The Foolishness and Danger of Rewriting History

To the people who have torn down George Washington statues: it’s dangerous to view history through a present lens.

History is filled with pages of imperfect people who were used by the Creator to fulfill a critical role in world history. Indeed, such was the case with George Washington. Sans his leadership, and the protection from harm that God provided for him, there would have been no United States of America. And without the USA? Well, that will be the subject of my next Hidden Headlines Podcast (Episode 64).

That stated, George Washington wrote his will several months before his death in December 1799. In the document, Washington left directions for the eventual emancipation of his slaves after the passing of Martha Washington. Of the 317 enslaved people at Mount Vernon in 1799, 123 of the individuals were owned by George Washington and were eligible to be freed as per the terms of the will.

By law, neither George nor Martha Washington could free the Custis dower slaves. Upon Martha Washington’s death in 1802, these individuals were divided among the Custis grandchildren. By 1799, 153 of the people enslaved at Mount Vernon were part of this dower property.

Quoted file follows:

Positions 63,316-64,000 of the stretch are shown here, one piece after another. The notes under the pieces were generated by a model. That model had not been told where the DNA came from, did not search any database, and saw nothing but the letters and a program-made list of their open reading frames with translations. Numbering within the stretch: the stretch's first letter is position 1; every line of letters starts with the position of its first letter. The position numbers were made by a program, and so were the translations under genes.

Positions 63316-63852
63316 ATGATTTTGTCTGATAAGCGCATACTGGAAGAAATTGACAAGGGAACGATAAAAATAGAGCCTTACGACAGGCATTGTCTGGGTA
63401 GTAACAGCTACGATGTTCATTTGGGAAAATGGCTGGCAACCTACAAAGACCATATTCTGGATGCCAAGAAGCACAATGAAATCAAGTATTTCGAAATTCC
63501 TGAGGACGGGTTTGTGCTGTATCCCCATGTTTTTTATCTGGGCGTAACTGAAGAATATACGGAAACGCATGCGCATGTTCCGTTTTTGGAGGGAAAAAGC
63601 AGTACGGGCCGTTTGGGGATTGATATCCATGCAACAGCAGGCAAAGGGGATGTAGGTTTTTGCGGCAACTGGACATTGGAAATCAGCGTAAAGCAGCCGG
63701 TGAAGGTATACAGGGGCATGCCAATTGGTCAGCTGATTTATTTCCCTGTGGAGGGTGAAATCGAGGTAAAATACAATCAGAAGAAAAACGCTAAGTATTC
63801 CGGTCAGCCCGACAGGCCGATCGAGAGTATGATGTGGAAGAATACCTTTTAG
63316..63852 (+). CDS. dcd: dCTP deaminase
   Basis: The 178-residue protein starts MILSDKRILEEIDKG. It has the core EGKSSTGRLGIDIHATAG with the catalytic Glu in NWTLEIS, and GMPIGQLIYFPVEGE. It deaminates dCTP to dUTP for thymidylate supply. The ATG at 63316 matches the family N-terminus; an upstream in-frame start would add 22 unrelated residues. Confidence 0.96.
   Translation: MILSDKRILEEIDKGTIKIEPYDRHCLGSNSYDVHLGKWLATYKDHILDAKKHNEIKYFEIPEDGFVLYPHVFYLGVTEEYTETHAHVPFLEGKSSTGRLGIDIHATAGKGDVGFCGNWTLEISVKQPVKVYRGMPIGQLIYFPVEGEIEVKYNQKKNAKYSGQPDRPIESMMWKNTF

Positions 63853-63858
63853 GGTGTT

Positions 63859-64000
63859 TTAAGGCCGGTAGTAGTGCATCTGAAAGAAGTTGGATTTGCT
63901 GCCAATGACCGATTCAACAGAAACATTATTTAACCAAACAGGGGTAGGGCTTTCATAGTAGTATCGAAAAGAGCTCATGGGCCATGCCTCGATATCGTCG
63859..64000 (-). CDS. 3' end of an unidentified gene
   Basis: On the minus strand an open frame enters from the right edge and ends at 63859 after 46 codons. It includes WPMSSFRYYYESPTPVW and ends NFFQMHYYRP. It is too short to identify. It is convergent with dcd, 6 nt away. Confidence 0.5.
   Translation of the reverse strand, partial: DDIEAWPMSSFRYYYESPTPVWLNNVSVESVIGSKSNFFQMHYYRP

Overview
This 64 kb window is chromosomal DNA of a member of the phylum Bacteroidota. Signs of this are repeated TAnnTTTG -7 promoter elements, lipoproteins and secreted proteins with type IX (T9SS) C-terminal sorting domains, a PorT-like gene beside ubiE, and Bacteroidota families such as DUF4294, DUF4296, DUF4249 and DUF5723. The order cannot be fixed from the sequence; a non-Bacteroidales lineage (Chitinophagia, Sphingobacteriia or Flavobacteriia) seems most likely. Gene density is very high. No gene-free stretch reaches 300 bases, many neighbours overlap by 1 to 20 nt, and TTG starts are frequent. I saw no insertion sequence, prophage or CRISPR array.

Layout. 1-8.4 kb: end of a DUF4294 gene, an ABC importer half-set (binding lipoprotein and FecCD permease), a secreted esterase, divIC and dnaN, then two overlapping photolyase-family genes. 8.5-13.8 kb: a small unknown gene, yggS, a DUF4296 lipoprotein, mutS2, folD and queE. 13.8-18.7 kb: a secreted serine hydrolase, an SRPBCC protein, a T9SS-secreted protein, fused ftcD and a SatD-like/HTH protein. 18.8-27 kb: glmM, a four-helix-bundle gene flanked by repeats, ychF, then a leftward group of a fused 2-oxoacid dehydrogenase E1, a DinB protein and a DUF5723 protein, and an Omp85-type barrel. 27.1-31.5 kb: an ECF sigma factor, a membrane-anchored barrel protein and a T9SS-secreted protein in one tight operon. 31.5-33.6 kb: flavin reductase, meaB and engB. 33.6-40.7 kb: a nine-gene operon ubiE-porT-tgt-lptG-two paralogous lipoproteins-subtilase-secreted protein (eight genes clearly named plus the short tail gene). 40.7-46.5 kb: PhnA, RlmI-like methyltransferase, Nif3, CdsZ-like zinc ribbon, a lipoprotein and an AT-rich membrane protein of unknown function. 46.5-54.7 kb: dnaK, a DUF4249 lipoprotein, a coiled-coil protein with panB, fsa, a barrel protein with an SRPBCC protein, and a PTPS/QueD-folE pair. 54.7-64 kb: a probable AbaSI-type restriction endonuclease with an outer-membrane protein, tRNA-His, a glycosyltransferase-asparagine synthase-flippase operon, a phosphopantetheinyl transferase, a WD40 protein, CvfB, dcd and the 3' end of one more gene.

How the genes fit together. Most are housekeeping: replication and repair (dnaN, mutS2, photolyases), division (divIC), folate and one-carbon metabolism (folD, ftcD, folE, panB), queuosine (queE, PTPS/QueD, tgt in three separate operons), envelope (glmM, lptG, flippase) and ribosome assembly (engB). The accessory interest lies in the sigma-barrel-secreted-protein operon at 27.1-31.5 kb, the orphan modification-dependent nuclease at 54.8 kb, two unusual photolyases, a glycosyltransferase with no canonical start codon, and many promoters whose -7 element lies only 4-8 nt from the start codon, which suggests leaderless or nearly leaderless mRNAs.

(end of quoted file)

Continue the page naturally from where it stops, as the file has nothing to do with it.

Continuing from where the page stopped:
In accordance with state law, George Washington stipulated in his will that elderly enslaved people or those who were too sick to work were to be supported by his estate in perpetuity. The remaining non-dower enslaved at Mount Vernon did not have to wait for Martha Washington’s death to receive their freedom. Writing on the subject to her sister, Abigail Adams explained that Martha Washington’s motives were largely driven by self-interest. “In the state in which they were left by the General, to be free at her death,” Adams explained, “she did not feel as tho her Life was safe in their Hands, many of whom would be told that it was [in] their interest to get rid of her–She therefore was advised to set them all free at the close of the year.”

In December 1800, Martha Washington signed a deed of manumission for her deceased husband’s slaves, a transaction that is recorded in the Fairfax County, Virginia, Court Records. They would finally be emancipated on January 1, 1801.

Without the United States of America, the world would be one likened to that of a prison planet.

Brian Sussman

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